“Baby’s heart rate was reassuring,” he said. But that changed. “The baby started having a higher heart rate and it flattened out.” Alexis remembered Dr. Obritsch explaining it as “hills and valleys, not peaks and valleys.”
A KB stain, or Kleihauer-Betke blood test, was ordered to check for baby’s red blood cells in the maternal blood stream. “It came back positive, quantifying at 50 ml of blood. Baby only has 250 ml of blood, so that’s very significant,” said Dr. Obritsch. Another test, the biophysical profile, came back at an alarming two out of eight. “When the baby went into distress, it happened very quickly,” Dr. Obritsch said. He rushed to break the news to the Wanglers. “Things had settled down in Labor and Delivery. Now they’re being told they need an emergency Cesarian section. It was an abrupt change of course,” Dr. Obritsch said.
“I knew it was a life or death situation for her,” Alexis said. However, the entire team rallied behind the urgent situation. “You push your stat button,” Dr. Obritsch said. “Teamwork is essential.”
At 3:21 pm, Rayah Ruth, came into the world at 5 pounds, 12 ounces and with a full head of dark hair. “She went right to the NICU. I didn’t even get to see her. They wanted to make sure they could get her breathing,” said Alexis. The NICU team sprang to action. “After the delivery, the baby didn’t cry. We started resuscitation,” said Neonatologist Himadri Nath, MD. “Rayah required extra oxygen than what is available in room air to maintain blood oxygen level in normal range. We intubated and put her on a ventilator, and put medication into the lungs to help with breathing.”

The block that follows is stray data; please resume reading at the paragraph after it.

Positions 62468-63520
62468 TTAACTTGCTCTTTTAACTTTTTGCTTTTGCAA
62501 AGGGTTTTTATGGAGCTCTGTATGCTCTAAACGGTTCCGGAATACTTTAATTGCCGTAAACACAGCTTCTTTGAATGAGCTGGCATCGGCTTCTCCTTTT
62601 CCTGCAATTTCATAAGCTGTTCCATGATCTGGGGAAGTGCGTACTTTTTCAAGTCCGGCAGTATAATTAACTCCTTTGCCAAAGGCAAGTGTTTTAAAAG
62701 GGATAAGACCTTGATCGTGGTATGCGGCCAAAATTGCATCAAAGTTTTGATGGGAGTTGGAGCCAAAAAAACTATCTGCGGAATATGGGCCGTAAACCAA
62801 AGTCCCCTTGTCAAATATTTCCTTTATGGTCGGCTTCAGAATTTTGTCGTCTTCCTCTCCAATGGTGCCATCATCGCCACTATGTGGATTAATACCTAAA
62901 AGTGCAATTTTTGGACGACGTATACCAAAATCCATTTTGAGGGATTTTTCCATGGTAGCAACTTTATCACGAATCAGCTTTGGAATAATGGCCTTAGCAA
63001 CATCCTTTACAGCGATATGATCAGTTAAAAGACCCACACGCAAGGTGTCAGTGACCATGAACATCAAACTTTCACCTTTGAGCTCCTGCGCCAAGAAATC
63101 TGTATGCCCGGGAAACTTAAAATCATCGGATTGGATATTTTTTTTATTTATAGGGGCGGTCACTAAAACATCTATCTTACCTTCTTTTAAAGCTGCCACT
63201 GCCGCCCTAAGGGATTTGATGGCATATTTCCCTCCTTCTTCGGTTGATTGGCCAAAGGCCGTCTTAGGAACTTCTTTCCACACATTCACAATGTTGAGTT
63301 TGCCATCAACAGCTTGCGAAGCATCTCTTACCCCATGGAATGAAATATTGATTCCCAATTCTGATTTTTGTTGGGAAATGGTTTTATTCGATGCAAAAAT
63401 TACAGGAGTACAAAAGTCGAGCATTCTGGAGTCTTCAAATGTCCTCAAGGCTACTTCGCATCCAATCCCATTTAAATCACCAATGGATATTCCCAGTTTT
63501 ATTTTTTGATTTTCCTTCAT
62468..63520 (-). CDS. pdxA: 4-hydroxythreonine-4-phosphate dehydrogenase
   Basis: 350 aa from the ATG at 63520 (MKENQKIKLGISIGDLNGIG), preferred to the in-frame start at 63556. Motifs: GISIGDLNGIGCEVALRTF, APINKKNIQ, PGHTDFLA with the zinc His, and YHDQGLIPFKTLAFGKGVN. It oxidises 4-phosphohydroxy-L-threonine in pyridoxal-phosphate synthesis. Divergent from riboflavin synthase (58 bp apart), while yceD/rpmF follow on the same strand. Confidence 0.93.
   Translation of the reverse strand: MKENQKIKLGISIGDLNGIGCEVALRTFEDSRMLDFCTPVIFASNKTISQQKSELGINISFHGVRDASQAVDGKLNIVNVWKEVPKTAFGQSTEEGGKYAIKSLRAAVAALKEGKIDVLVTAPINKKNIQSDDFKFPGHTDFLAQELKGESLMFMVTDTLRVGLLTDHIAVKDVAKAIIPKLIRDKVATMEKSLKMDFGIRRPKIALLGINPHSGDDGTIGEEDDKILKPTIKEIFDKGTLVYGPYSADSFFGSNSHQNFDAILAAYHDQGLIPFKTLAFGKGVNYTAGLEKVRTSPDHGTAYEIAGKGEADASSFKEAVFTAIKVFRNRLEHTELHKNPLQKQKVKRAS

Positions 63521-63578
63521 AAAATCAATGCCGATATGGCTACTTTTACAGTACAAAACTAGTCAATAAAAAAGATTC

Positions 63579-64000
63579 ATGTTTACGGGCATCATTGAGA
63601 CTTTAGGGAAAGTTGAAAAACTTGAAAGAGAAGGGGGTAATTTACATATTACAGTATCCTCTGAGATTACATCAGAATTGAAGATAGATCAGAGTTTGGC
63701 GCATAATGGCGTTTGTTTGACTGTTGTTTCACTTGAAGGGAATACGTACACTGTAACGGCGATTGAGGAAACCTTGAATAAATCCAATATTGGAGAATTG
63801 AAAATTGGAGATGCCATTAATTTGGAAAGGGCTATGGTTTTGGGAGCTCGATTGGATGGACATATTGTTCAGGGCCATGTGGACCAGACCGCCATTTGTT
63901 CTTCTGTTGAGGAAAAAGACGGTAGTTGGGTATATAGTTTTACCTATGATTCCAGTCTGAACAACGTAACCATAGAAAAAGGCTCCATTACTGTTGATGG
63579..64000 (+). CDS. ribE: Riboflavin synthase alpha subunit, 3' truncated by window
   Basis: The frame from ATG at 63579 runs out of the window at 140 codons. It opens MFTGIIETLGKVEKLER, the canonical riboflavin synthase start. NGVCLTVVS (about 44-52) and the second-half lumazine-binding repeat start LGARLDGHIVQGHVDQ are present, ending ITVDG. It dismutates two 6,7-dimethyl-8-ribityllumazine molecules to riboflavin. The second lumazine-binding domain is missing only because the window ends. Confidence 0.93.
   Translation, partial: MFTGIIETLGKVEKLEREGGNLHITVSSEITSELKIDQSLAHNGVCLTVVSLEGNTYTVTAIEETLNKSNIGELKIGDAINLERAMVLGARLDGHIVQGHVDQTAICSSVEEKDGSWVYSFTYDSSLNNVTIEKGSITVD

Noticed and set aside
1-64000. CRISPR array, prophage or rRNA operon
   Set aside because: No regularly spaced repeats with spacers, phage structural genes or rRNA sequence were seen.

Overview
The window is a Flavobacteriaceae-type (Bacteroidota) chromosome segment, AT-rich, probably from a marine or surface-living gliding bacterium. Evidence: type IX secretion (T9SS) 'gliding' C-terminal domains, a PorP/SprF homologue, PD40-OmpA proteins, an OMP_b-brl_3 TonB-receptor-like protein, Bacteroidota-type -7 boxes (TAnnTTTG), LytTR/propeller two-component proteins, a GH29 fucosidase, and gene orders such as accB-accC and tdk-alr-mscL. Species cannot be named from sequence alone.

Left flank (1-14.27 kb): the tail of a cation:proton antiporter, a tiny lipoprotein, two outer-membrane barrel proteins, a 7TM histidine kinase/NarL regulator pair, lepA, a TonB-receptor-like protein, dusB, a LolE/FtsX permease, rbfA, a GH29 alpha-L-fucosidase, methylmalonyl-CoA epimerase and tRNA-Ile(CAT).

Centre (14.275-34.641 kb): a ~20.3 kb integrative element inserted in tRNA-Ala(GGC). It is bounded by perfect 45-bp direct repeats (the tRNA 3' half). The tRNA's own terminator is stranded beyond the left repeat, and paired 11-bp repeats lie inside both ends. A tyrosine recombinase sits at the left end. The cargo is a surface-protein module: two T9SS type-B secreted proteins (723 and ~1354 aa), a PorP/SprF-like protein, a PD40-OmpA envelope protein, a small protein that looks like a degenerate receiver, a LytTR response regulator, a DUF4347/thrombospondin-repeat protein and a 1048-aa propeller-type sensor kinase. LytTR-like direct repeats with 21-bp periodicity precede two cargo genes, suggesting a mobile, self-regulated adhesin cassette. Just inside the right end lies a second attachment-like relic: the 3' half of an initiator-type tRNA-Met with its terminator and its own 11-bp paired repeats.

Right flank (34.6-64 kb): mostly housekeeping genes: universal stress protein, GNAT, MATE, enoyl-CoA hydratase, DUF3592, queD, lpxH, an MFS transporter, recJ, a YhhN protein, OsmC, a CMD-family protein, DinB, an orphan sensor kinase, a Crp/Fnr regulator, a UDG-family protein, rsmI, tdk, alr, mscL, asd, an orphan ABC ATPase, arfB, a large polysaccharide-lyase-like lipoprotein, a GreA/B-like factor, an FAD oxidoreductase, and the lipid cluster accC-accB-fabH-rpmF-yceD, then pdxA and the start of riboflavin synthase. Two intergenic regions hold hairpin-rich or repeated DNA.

Meanwhile Dr. Obritsch and Dr. Kane checked Alexis for any internal complications. “It turned out to be a 50 percent separation of the placenta. That’s disastrous. Every minute counted,” said Dr. Obritsch. The terrifying, touch-and-go day turned into multiple wait-and-see weeks. The Wanglers were told to expect a two- to six-week NICU stay. The priorities were getting Rayah on room air, weaning her off of total parenteral nutrition and onto oral feedings, and clearing a possible infection. Long days were highlighted by moments of progress. “With even the little steps you were in happy tears,” Alexis said.
Baby Rayah was discharged after 13 days in the NICU. “Generally it can take two to three weeks to establish full feeding,” said Dr. Nath. “She learned faster compared to many babies her age, and that’s why she went home early.” Nearly a year later, Rayah is a rambunctious little girl and the Wanglers are deeply appreciative of the care they received that fateful day. “Everyone was just very amazing and encouraging of us,” she said. “From the get-go, I felt like everything was going to work out.”